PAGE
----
Meanwhile Kalynet’s books were published in New York in 1972 and in 1975, Kalynets, while in the labour camp, was made a member of the International PEN-club. In 1977 he was awarded the Ivan Franko Prize (Chicago-based). He spent his period of exile, beginning from August 1978, together with his wife in the Chytynsk region, working as a stoker on a collective farm. 

Poems written prior to his arrest were to be published in a volume which came out in Warsaw in 1991 under the title “Probudzhena muza” [“Awakened muse”]. The poems which he wrote in the labour camps and in exile came out in the same year in Canada in a volume entitled “Nevovlnycha muza” [“Muse in captivity”].  During his captivity Kalynets wrote no fewer poems than in all the years preceding his arrest. He was later to say that in the camp he and his comrades “were free, spiritually free. We had thrown off the mask which we wore in the outside world, in society, before our arrest”.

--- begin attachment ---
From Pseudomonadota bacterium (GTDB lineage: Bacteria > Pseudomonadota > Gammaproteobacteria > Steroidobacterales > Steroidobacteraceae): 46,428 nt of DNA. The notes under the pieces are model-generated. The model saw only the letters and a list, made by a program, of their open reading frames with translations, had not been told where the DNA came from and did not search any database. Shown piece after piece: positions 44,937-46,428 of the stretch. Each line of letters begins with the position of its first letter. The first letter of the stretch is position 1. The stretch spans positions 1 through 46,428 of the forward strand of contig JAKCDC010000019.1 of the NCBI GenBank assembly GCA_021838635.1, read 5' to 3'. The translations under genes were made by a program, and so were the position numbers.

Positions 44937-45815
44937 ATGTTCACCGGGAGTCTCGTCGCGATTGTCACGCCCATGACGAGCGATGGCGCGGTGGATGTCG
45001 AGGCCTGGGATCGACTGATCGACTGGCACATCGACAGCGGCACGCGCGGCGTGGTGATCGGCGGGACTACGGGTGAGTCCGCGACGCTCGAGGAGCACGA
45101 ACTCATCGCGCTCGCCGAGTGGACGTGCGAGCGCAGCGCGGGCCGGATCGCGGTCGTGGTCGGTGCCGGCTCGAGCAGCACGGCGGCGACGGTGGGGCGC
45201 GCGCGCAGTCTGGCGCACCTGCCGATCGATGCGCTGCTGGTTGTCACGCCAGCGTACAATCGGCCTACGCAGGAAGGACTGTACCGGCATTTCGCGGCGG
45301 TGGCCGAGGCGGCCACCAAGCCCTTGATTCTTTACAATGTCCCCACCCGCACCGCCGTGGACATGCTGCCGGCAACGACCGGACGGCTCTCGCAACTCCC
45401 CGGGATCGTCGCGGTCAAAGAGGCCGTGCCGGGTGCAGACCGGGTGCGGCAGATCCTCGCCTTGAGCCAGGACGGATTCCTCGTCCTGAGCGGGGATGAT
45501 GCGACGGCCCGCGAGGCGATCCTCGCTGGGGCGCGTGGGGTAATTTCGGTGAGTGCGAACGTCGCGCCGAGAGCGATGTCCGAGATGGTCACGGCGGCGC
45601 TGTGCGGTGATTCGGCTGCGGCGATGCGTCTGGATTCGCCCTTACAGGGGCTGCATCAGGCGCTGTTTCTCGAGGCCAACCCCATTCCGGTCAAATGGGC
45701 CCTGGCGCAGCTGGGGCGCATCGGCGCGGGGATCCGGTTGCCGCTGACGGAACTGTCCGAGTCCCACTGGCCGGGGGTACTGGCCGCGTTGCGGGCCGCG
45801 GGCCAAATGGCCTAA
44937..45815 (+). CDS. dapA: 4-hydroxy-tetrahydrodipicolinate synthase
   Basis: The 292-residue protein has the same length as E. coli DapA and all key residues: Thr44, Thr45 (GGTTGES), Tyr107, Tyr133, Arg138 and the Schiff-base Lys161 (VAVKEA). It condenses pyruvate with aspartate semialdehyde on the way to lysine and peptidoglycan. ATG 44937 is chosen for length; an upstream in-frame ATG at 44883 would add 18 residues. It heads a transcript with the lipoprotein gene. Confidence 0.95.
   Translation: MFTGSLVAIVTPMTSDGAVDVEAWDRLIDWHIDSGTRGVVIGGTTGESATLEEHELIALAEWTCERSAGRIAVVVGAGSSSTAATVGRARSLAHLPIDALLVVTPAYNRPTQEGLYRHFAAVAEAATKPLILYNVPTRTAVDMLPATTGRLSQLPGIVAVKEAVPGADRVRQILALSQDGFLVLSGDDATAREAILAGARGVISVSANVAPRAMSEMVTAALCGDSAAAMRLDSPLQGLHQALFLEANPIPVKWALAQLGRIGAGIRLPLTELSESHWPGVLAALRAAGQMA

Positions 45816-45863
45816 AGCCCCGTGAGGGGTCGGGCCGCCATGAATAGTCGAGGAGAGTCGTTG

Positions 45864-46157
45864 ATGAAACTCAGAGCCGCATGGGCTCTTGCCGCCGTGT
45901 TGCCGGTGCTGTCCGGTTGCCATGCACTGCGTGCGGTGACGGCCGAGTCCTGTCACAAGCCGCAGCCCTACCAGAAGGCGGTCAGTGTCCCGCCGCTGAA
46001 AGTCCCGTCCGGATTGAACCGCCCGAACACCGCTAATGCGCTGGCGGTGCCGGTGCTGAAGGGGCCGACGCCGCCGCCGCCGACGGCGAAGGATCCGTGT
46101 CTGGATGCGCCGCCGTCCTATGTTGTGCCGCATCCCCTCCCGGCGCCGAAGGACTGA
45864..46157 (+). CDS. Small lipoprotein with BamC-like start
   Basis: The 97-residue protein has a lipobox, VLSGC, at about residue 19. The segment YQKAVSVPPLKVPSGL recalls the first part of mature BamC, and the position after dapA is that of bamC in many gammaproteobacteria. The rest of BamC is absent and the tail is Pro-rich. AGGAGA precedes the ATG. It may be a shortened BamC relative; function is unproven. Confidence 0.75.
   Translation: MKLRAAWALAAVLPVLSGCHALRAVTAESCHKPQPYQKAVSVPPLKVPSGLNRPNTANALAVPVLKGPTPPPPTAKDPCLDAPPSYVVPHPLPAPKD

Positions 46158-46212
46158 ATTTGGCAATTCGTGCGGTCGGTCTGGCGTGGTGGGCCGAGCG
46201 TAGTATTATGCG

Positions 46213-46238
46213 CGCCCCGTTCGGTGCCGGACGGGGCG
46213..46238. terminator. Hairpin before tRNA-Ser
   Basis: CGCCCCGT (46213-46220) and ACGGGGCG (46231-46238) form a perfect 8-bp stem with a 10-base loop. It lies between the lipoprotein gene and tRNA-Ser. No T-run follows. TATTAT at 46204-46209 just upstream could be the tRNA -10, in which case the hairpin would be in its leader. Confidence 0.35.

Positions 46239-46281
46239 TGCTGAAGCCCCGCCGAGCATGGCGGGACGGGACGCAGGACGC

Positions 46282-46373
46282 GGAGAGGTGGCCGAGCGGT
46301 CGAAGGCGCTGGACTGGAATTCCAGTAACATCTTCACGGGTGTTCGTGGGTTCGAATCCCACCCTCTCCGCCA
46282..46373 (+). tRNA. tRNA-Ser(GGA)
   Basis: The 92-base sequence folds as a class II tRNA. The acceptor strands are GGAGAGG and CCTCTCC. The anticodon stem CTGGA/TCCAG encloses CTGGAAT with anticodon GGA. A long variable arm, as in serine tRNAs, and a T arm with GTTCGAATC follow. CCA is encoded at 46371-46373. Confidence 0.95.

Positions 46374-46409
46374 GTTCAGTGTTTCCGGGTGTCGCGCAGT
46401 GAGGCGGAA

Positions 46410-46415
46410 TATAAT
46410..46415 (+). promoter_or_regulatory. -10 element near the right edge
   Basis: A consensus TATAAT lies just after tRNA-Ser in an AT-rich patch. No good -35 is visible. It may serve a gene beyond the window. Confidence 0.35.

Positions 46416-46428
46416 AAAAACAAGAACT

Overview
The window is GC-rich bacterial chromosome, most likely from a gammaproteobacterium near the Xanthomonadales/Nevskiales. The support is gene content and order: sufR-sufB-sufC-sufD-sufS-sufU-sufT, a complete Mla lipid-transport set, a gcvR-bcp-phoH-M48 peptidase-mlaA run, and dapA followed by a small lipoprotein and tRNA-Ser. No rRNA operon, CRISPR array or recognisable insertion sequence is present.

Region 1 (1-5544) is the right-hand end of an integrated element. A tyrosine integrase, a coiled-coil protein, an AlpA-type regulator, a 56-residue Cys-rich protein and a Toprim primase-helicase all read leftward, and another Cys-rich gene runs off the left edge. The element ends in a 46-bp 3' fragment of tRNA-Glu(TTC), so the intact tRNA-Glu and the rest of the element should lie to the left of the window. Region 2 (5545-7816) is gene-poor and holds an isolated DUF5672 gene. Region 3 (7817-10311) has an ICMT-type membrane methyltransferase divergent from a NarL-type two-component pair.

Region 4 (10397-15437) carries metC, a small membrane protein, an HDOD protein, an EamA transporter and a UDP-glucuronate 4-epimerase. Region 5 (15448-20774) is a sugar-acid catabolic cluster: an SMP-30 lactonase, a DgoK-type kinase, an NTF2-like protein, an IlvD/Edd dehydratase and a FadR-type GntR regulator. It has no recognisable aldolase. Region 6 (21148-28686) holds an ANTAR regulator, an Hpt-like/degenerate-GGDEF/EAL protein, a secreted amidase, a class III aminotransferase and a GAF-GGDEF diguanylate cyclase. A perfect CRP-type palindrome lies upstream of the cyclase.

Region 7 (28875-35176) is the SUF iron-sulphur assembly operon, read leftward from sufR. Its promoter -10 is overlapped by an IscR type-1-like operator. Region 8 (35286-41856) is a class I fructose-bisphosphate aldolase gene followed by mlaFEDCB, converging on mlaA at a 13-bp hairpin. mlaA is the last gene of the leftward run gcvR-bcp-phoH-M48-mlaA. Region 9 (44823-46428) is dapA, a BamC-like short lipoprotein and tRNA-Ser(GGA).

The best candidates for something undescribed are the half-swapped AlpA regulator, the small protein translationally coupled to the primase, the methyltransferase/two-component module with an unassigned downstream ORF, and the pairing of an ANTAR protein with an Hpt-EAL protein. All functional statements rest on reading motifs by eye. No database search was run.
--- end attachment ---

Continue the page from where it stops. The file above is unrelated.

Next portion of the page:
He returned in 1981 to Lviv which had become submerged in the oppressive atmosphere of the beginning of the 1980s. “Of course it was freedom, normal life, - he recalled, - but there was no longer the sense of being uplifted, the tension of the struggle that there had been up to 1972, and in the camp .. That is, I had to sit quiet if I didn’t want to end up ‘sitting’ inside again.  And I certainly didn’t want to end up in the camps again.. After 1981, I went silent as a poet.

In Lviv he was able to find a job only through the ‘help’ of the KGB.  He worked as a librarian first in one of the Lviv district libraries, then from 1983 to 1990 in the scientific library of the Academy of Sciences of Ukraine.